Okay, they're sadistic murderers - but is it fair that cats have been rated as being as detestable as rats in a poll of British gardeners?
Cats seem loved and hated in equal measure
The UK's 10 million cats have had it rough of late, drawing harsh criticism because of their bloodlust and habit of viewing the nation's gardens as their own personal toilets.
Though the animals are the UK's favourite pets, British gardeners have struck back by crowning the cat as one of the most unwelcome visitors to their plots - voting them only slightly more popular than rats in a new poll.
The Mammal Society - which conducted the survey - says cats cut a swathe through the nation's wildlife, estimating that some 300 million animals meet their maker under a cat's paw every year.
Out on the prowl, the feline taste for blood appears insatiable, with few British animals off the menu, as cat owner John Etherington testifies.
"Our cuddly, domesticated Siamese tom used to bring home wood pigeons, small birds, adult squirrels, rats, mice, voles, shrews, slow-worms and young rabbits. We watched him chase off foxes. He demolished birds' nests, killed butterflies and many other invertebrates. All these creatures were tortured to death."
But are we being too hard on our feline friends? People unfairly judge the hunting habits of cats by human moral standards, says animal behaviourist Sarah Heath - author of Why Does My Cat?
It's only what comes naturally
"Cats are solitary predatory hunters. People ask why they kill when they are clearly well-fed - but a cat's motivation to hunt is quite separate from its desire to satisfy hunger."
Even with a full stomach, a cat cannot resist the stimuli of prey passing nearby, says Ms Heath.
"It doesn't make sense for a cat to wait until it's hungry to catch food - there may be none around then. Better to hunt when there's the opportunity and hide the food away."
Saved by the bell?
Owners who have resorted to collar bells to warn prey may have underestimated feline guile.
"Some cats have learned to hold their heads to minimise noise coming from the bells around their necks. Perhaps we need to admire this skill, rather than get paranoid about it."
We haven't always been so upset by such killing instincts. Simon, ship's cat of HMS Amethyst, became the only moggy to win the Dickin Medal - the animal Victoria Cross - for his war on rats.
When the destroyer was pinned down by enemy fire during the Chinese civil war in 1949, Simon's rising tally helped safeguard the ship's dwindling food supplies and boost crew morale.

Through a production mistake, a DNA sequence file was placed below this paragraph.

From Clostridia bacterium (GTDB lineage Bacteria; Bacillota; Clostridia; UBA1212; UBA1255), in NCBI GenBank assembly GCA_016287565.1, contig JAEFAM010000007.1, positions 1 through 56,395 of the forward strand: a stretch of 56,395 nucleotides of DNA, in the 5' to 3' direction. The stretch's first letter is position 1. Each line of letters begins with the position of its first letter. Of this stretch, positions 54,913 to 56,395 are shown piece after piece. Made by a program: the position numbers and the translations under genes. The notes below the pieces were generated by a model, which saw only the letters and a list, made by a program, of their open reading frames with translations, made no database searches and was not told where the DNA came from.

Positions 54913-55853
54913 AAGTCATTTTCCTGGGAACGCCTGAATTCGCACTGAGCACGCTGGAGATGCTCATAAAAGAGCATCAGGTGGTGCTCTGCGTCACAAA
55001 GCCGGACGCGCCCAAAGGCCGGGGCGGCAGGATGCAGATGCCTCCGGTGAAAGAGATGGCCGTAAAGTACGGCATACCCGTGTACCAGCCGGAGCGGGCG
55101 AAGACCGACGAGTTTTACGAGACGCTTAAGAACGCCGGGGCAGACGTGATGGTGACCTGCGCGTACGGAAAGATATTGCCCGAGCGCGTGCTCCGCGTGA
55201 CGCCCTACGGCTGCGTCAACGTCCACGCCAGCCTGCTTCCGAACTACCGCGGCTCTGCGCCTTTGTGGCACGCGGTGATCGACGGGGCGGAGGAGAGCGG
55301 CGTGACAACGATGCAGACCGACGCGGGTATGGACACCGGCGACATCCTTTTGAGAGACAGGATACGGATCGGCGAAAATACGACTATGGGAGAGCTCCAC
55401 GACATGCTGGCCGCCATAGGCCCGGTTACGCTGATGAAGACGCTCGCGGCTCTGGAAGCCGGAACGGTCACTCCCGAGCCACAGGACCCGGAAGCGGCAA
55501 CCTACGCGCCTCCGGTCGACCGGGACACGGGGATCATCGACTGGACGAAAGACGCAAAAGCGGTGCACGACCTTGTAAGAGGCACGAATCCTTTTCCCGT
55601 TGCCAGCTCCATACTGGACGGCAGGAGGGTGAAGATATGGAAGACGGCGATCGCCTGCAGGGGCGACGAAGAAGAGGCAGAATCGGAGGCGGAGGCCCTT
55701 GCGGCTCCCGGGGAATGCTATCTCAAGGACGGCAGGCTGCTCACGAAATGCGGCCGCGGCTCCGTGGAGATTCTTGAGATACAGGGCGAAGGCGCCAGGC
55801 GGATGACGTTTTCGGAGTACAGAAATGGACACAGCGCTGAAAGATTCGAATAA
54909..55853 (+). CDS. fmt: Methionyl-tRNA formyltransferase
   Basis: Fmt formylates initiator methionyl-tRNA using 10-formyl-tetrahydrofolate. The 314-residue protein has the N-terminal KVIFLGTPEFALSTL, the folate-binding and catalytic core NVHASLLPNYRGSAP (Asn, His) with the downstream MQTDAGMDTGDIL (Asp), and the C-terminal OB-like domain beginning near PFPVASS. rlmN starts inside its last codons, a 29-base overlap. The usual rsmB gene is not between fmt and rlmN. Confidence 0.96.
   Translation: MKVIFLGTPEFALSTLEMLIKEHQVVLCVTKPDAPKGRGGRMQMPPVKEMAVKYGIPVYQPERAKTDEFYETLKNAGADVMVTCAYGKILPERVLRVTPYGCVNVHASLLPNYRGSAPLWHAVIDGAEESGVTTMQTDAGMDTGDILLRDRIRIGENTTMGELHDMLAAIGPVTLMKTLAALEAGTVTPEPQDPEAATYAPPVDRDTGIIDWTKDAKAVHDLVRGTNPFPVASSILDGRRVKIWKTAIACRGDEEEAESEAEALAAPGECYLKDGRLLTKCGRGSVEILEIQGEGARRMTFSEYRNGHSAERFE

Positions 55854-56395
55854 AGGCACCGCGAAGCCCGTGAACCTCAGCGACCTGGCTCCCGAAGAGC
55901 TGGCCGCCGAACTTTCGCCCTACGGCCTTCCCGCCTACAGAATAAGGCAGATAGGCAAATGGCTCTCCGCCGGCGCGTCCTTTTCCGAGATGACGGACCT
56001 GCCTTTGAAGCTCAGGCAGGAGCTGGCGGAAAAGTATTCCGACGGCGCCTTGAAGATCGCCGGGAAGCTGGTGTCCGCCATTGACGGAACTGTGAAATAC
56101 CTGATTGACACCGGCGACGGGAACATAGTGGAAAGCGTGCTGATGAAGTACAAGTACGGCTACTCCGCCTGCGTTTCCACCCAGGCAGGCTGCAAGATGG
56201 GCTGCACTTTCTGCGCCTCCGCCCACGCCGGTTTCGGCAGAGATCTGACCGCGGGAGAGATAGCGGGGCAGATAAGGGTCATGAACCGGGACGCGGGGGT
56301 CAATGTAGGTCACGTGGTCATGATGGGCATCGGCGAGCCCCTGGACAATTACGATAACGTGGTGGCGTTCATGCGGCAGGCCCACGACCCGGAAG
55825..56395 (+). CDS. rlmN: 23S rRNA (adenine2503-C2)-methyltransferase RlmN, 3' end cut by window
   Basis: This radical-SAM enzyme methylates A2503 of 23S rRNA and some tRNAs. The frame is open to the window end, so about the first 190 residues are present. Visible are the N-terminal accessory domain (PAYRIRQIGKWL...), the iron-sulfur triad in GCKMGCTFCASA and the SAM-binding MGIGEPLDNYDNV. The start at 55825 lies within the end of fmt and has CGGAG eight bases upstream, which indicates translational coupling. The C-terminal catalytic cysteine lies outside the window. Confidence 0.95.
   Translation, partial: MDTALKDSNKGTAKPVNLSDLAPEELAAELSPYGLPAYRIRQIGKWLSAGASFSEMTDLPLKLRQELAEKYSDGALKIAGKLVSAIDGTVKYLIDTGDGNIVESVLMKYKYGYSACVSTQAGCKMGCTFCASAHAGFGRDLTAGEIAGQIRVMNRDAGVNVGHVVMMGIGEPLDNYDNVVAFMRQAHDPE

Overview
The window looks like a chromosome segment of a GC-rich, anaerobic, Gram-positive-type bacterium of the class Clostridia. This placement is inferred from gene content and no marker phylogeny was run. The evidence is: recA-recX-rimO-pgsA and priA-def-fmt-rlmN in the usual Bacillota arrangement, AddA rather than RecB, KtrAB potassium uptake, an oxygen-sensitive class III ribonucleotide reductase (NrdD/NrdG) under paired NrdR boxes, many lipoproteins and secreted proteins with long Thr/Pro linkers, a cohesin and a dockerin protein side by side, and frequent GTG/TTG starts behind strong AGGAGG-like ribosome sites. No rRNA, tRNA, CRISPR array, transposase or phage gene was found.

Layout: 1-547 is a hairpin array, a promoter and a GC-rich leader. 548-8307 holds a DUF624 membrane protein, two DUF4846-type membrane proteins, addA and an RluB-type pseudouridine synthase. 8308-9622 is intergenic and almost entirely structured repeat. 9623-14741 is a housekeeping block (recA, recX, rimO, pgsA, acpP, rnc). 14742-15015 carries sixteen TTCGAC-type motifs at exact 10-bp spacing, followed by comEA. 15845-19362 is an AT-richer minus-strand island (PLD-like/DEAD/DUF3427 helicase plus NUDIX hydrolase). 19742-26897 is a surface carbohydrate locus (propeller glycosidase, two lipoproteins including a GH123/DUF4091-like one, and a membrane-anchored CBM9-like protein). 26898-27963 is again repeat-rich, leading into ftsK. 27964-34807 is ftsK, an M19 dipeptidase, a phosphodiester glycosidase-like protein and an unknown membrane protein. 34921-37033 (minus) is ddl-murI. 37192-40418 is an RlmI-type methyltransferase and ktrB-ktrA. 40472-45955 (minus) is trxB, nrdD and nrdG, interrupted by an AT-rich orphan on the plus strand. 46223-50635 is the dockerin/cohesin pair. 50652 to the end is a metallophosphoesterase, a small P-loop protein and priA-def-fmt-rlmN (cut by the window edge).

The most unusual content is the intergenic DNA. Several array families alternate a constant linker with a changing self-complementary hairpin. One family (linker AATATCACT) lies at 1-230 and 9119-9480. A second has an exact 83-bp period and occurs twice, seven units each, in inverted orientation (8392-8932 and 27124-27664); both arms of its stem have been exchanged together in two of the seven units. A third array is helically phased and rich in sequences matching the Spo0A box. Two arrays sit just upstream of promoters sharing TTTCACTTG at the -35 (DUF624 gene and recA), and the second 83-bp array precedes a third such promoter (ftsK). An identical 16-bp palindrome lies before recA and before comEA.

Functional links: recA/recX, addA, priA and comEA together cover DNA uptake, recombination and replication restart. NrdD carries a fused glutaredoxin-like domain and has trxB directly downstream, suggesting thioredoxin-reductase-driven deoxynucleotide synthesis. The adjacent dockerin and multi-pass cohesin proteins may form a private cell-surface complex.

Maybe rats aren't too bad either?
Today, our cities have their own rat problem, with an estimated 70 million of the vermin roaming the sewers and streets.
Even Buckingham Palace has suffered a rodent invasion, and there's not much a corgi can do about that.
Cats have often suffered in comparison to man's best friend, the dog. Labour grandee Roy Hattersley denounced cats as "evil" when the Mammal Society first released figures about the number of wild animals killed by cats.
Mr Hattersley's own dog, Buster - who himself famously killed a goose in a royal park - is "an avenging angel" for attacking these "sleek assassins".
Dogs value the company of humans, cats merely take advantage of our good nature, goes the argument.
The cat's solitary nature is at the root of this, says Ms Heath. "Cats can enjoy social interaction, but don't have a need for it, as dogs do. This makes them look selfish."
Dogs' desire to be close to us comes at a price. In America alone, they attack 4.5 million people a year - killing at least 20. Young children are often the target.
Cats are 'evil' according to Roy Hattersley
"Dogs learn to attack rather than retreat. Because flight is their first defence strategy, cats tend to run away rather than attack humans," says Ms Heath.
Though the ancient Egyptians revered the cat, it has suffered at the hands of humans ever since.
The animal's supposed links to witchcraft and the occult led several medieval popes to order bloody retribution against the "familiars".
Even today, some view the black cat as an omen of misfortune. They have suffered accordingly - animal rescue charities report owners are wary of adopting the "spooky" creatures.
HAVE YOUR SAY
My cat stays indoors at night, preferring the quilt for the jungle
Even the English language is stacked against the moggy. The spiteful are dubbed "catty". A raucous cry is a "caterwaul". At work, a greedy, lazy boss is a "fat cat".
But, to be fair, we can't hate cats that much. A recent report found our generosity has caused one in four of the creatures to become clinically obese.